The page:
The Compass isn't a subcompact, the Renegade is.

Compass 2,640 mm (103.9 in) 4,420 mm (174.0 in) 100 cu ft passenger, 27.2 cu ft cargo
Renegade 2,570 mm (101.2 in) 4,230 mm (166.6 in) 100 cu ft passenger, 18.5 cu ft cargo

Compass is the minimal size for a Chrysler, the Renegade would be an insult.

Countryman $29,100 2,670 mm (105.1 in) 4,313 mm (169.8 in) x 1,821 mm (71.7 in) x 1,557 mm (61.3 in)
Lexus UX $32,900 2,640 mm (103.9 in) 4,495 mm (177.0 in) x 1,840 mm (72.4 in) x 1,540 mm (60.6 in)

Lexus UX is exactly what the smallest Chrysler crossover SUV should go after, the Countryman isn't low slung and coupe like.

(Subcompact "B segment" is Yaris Cross, which is exactly what Lancia can go after).
 

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The Compass isn't a subcompact, the Renegade is.

Compass 2,640 mm (103.9 in) 4,420 mm (174.0 in) 100 cu ft passenger, 27.2 cu ft cargo
Renegade 2,570 mm (101.2 in) 4,230 mm (166.6 in) 100 cu ft passenger, 18.5 cu ft cargo


Compass is the minimal size for a Chrysler, the Renegade would be an insult.

Countryman $29,100 2,670 mm (105.1 in) 4,313 mm (169.8 in) x 1,821 mm (71.7 in) x 1,557 mm (61.3 in)
Lexus UX $32,900 2,640 mm (103.9 in) 4,495 mm (177.0 in) x 1,840 mm (72.4 in) x 1,540 mm (60.6 in)

Lexus UX is exactly what the smallest Chrysler crossover SUV should go after, the Countryman isn't low slung and coupe like.

(Subcompact "B segment" is Yaris Cross, which is exactly what Lancia can go after).
I know this is slightly off-topic, but after all these years, it still bothers me that the company spent so much money to produce Renegade and Compass...only to have the two vehicles so very close in size to each other.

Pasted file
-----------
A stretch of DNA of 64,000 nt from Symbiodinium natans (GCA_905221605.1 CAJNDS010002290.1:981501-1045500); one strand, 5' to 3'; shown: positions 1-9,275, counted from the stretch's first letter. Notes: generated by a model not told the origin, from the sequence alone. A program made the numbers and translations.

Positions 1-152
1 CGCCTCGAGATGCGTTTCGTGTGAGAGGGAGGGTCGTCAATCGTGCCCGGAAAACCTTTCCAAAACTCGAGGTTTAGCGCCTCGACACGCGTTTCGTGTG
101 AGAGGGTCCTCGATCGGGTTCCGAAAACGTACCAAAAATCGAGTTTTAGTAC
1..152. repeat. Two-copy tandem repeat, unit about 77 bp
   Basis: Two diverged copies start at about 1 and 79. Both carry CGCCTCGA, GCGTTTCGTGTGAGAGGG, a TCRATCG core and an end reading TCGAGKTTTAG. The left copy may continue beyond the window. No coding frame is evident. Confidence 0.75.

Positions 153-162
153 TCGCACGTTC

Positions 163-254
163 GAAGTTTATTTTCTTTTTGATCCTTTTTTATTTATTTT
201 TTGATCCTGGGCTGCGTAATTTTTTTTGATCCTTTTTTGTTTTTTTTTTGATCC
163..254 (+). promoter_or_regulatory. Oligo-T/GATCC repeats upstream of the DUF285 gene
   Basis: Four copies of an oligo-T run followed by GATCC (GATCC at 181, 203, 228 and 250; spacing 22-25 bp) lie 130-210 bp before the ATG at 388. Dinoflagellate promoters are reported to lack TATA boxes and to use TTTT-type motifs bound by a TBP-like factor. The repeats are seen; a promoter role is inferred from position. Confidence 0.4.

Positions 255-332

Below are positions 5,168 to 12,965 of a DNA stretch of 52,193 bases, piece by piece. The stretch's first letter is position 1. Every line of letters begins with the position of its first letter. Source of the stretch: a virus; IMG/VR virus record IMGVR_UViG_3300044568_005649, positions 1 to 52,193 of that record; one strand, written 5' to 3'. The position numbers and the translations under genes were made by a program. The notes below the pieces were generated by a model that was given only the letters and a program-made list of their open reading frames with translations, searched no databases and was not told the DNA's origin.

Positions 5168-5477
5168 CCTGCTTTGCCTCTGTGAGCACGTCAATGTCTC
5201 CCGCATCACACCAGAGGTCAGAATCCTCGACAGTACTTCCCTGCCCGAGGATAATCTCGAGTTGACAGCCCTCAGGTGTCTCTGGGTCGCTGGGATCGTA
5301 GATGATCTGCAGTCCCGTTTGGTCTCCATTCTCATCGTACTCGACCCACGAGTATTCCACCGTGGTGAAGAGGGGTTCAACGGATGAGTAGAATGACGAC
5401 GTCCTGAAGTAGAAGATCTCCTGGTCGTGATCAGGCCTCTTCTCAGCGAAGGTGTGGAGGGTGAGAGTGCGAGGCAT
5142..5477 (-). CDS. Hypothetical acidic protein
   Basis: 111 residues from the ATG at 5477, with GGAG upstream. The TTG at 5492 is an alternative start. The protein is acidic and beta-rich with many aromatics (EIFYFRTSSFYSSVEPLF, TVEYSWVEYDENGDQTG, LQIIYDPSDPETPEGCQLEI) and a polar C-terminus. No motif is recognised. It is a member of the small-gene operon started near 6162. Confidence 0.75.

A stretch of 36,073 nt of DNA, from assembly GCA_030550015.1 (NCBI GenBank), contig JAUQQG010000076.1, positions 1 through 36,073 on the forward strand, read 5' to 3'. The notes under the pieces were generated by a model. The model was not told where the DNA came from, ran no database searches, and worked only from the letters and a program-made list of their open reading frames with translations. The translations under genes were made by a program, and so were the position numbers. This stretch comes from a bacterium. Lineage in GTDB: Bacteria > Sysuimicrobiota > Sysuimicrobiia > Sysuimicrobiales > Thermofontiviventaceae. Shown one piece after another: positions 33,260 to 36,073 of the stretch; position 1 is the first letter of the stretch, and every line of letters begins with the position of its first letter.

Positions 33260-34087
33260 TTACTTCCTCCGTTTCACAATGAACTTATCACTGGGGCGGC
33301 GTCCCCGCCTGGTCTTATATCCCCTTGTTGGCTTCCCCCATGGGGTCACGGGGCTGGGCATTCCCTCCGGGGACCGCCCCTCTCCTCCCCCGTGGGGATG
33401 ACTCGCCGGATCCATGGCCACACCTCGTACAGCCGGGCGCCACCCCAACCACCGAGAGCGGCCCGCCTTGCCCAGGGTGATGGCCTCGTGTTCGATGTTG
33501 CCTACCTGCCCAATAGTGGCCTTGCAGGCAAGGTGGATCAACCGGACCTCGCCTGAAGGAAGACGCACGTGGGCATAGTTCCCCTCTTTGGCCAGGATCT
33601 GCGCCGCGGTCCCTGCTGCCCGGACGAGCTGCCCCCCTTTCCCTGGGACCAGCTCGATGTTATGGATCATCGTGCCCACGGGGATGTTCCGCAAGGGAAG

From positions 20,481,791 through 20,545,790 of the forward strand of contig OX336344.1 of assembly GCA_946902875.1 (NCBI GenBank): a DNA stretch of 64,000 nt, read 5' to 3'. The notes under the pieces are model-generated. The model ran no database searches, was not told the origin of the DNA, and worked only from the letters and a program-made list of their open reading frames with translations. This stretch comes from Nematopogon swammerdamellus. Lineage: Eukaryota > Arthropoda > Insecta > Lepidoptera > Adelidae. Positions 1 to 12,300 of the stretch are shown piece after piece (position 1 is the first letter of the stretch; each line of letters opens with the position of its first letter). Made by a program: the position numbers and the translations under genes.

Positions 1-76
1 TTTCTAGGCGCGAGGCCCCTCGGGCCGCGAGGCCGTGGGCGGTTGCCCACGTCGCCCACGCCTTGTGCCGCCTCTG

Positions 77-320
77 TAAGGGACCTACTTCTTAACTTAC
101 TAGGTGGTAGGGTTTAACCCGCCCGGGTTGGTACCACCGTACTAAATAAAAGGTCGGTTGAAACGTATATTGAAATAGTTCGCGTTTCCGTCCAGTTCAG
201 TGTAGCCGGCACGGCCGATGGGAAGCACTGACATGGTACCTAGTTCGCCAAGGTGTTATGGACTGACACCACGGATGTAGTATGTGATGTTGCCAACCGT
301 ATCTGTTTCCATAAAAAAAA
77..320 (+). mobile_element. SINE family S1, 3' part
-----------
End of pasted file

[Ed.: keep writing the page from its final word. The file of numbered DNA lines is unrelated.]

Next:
There! With that off my chest...you can all go back to your previously scheduled cat-fight.:p:D
 

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I know this is slightly off-topic, but after all these years, it still bothers me that the company spent so much money to produce Renegade and Compass...only to have the two vehicles so very close in size to each other.

There! With that off my chest...you can all go back to your previously scheduled cat-fight.:p:D
Renegade is about Europe. They wanted to sell more Jeeps in Europe, 7.4" in length is a big deal to them, and worth the hit in cargo capacity for them. It is that simple, if looked at from a US perspective it doesn't make any sense. Percentage of Compass sales in the US would be even higher if it got the 1.3T as the Renegade did.

Compass in Europe
202047.312
201964.714
201873.941
201715.591
Renegade in Europe
202058.975
201978.842
201872.457
201772.578
201676.203
201553.940
20147.768

Compass in US
2020107.969
2019143.934
2018171.167
201783.253

Renegade in US
202062.847
201976.885
201897.062
2017103.434
2016106.605
201560.946
 

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If I remember correctly, the original plan was only for about 25k yearly sales of Renegade in US (or North America). However it sold much better than expected.
It is one of the few projects where demand was underestimated (unlike Fiat 500, Alfa, Maserati, etc.).
 

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If I remember correctly, the original plan was only for about 25k yearly sales of Renegade in US (or North America). However it sold much better than expected.
It is one of the few projects where demand was underestimated (unlike Fiat 500, Alfa, Maserati, etc.).
If they launched them in the other order with equal equipment Renegade would have never gained a foothold. 2.4 and 6 speed doesn't even match 2.4 and 9 speed, 1.3T and 9 speed is a far better combination and not available in Compass.

Look at the market segment, subcompact SUVs over a million a year, the ones Fiat, Alfa and Maserati launched into are very small.